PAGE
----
The Merchant of Venice is one of Shakespeare's classic plays and is recognized for its comedy. Various characters are happily wed, the wicked Shylock is effectively defeated, and Antonio ultimately receives his wealth and his freedom. A Shakespearean audience would have seen the justice in Shylock's undoing, and it would have been amusing and acceptable.
As the rivalry between the Jews and the Christians is very real to an Elizabethan audience, even the deal itself is an improbability. Shakespeare knows this and, subsequently, expertly manipulates the audience into acceptance. Antonio makes it known that he would do anything for his dear Bassanio, and Shylock makes it clear that he will deal with Antonio. Shylock feels a great deal of satisfaction in seeing Antonio humbled like that. He says of his insistence on settling for a pound of flesh, "if it will feed nothing else, it will feed my revenge" (III.i.45).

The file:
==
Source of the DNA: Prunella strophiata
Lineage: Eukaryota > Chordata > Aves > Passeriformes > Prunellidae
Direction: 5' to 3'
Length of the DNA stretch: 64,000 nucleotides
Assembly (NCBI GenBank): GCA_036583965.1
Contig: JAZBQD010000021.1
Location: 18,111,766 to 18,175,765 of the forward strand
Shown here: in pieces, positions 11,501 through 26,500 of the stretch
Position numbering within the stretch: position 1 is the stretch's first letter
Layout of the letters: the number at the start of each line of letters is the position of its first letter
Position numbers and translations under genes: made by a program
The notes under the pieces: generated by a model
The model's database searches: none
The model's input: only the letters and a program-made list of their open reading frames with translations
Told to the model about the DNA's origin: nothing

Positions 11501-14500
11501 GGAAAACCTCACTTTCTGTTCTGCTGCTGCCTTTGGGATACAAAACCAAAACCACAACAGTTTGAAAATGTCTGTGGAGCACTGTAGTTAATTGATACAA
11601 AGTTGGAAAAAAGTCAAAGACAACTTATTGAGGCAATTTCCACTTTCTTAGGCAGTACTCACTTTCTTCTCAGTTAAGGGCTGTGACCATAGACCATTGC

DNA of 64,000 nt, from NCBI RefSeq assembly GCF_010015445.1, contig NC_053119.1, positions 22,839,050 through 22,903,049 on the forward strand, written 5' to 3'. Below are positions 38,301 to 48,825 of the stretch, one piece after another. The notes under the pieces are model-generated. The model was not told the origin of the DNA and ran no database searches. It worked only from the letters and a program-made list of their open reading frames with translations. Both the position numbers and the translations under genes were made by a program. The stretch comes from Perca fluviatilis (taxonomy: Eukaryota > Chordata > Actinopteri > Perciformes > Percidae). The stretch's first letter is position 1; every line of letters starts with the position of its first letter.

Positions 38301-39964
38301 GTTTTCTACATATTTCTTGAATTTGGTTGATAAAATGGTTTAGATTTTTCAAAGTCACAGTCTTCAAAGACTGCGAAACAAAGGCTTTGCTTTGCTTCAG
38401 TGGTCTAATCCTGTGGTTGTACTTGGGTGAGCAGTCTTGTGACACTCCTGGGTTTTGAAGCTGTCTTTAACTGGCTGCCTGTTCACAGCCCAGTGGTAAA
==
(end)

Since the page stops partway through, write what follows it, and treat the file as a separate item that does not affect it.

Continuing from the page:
It is also certain that, in reality, even in Shakespeare's day, the court would...
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